Global software giant Microsoft is acquiring Queensland video startup Clipchamp.
Described as “Canva for video” by Steve Baxter, one of Clipchamp’s many investors, the 8-year-old venture helps people make videos using its in-browser platform quickly and easy.
Microsoft is one for the more than 17 million users of Clipchamp, which counts Google, Deloitte, Dell and ZenDesk among its blue chip clients. The company has more than doubled its user numbers in just 18 months.
“It’s also a great fit for Microsoft Windows, which is a platform for boundless creativity,” he said.
“Whether you are editing game clips, making a school project, putting together a memory of your kids, or assembling the next indie short, Clipchamp and Microsoft will help you express yourself through the emotional power of video. If you are already a Clipchamp user, it’s all going to get better with more options, more power, and the easy creation experience you love.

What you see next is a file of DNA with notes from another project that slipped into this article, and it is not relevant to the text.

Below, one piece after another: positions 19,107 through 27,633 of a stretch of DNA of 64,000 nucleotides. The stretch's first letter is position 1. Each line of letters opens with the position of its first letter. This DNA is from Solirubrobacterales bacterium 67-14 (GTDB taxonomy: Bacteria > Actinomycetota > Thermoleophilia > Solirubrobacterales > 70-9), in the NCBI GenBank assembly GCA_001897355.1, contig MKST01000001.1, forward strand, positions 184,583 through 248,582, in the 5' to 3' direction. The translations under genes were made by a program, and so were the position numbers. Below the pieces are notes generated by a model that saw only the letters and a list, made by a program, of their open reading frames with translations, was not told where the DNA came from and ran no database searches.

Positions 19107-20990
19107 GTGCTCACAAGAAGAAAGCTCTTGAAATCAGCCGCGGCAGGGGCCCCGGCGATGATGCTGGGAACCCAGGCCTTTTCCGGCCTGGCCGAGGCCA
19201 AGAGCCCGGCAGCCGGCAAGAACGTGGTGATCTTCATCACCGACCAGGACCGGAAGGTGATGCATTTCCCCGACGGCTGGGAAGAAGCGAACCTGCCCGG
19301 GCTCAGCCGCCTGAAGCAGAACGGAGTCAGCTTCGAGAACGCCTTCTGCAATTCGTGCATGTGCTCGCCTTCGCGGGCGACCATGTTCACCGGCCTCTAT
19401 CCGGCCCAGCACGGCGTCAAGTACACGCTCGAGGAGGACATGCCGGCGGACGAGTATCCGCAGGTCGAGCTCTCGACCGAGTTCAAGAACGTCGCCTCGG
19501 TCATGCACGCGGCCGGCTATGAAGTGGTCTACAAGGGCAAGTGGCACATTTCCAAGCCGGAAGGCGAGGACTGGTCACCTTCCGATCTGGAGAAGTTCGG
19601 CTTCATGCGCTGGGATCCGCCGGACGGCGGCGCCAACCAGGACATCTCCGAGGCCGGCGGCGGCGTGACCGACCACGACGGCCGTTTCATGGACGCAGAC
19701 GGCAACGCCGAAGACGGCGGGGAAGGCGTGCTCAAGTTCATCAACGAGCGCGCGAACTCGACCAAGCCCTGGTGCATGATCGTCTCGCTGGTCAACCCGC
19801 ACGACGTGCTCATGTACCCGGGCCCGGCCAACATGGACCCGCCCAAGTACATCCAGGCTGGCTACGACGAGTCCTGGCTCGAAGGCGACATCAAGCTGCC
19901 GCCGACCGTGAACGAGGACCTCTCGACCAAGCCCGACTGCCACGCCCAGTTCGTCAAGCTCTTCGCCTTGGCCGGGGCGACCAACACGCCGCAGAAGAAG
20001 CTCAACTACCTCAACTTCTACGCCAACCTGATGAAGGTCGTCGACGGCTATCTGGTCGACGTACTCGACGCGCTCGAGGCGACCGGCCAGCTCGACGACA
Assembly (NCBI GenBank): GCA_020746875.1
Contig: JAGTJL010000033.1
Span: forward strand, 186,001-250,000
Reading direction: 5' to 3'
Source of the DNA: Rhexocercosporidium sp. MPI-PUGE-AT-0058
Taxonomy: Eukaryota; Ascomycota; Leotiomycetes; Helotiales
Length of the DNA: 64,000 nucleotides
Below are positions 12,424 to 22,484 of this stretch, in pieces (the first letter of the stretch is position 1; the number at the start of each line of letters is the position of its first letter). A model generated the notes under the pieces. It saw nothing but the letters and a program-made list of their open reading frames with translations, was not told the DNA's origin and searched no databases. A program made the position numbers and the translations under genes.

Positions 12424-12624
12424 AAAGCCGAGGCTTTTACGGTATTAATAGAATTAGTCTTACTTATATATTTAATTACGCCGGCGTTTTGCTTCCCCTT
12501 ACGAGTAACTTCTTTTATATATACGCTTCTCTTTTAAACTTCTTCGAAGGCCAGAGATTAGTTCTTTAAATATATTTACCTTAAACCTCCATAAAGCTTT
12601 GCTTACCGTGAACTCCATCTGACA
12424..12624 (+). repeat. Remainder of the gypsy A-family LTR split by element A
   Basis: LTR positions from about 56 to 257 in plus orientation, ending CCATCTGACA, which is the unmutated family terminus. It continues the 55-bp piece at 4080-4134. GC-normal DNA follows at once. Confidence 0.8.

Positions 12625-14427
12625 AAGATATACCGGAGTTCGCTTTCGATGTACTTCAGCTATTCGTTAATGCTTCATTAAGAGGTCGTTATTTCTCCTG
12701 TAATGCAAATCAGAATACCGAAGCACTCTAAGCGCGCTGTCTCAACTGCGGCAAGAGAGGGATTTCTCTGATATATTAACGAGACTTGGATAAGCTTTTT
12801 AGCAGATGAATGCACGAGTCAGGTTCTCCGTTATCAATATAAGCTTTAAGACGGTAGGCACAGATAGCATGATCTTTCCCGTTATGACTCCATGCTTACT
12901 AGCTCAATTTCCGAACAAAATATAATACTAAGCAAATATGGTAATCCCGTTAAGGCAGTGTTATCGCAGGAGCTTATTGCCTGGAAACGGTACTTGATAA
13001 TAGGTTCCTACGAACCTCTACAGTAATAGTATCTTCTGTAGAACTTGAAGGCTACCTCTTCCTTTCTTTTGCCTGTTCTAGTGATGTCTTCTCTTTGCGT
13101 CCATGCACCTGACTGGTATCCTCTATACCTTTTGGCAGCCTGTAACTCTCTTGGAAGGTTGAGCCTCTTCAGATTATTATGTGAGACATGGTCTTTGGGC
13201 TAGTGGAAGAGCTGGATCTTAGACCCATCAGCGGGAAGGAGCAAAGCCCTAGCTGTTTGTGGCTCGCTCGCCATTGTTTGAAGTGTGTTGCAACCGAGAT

“I am bubbling over with excitement that Clipchamp will be joining Microsoft. The Clipchamp team is a creative powerhouse dedicated to quality and great customer outcomes, and we welcome them wholeheartedly as kindred spirits.”
Clipchamp raised $13.2 million in a Series A in early 2020 ahead of its push into the US market.
The company CEO and co-founder, Alexander Dreiling, explained the decision to sell to Microsoft in his own blog post.
“Startup founders go through different stages from incorporating a business, to hiring the first employees, raising several rounds of funding and eventually they will try to exit through an acquisition or going public. And while an exit event is the end of a startup journey, it is also the beginning of a new journey. In our case that will be a journey under a Microsoft umbrella,” he said.
“Becoming part of Microsoft allows us to become part of a future legacy. Under no other scenario could our future look more exciting than what’s ahead of us now.
“At Clipchamp we have always said that we’re not suffering from a lack of opportunity, there absolutely is an abundance of opportunity in video. We just need to figure out how to seize it. Inside Microsoft we can approach seizing our opportunity in entirely new ways.”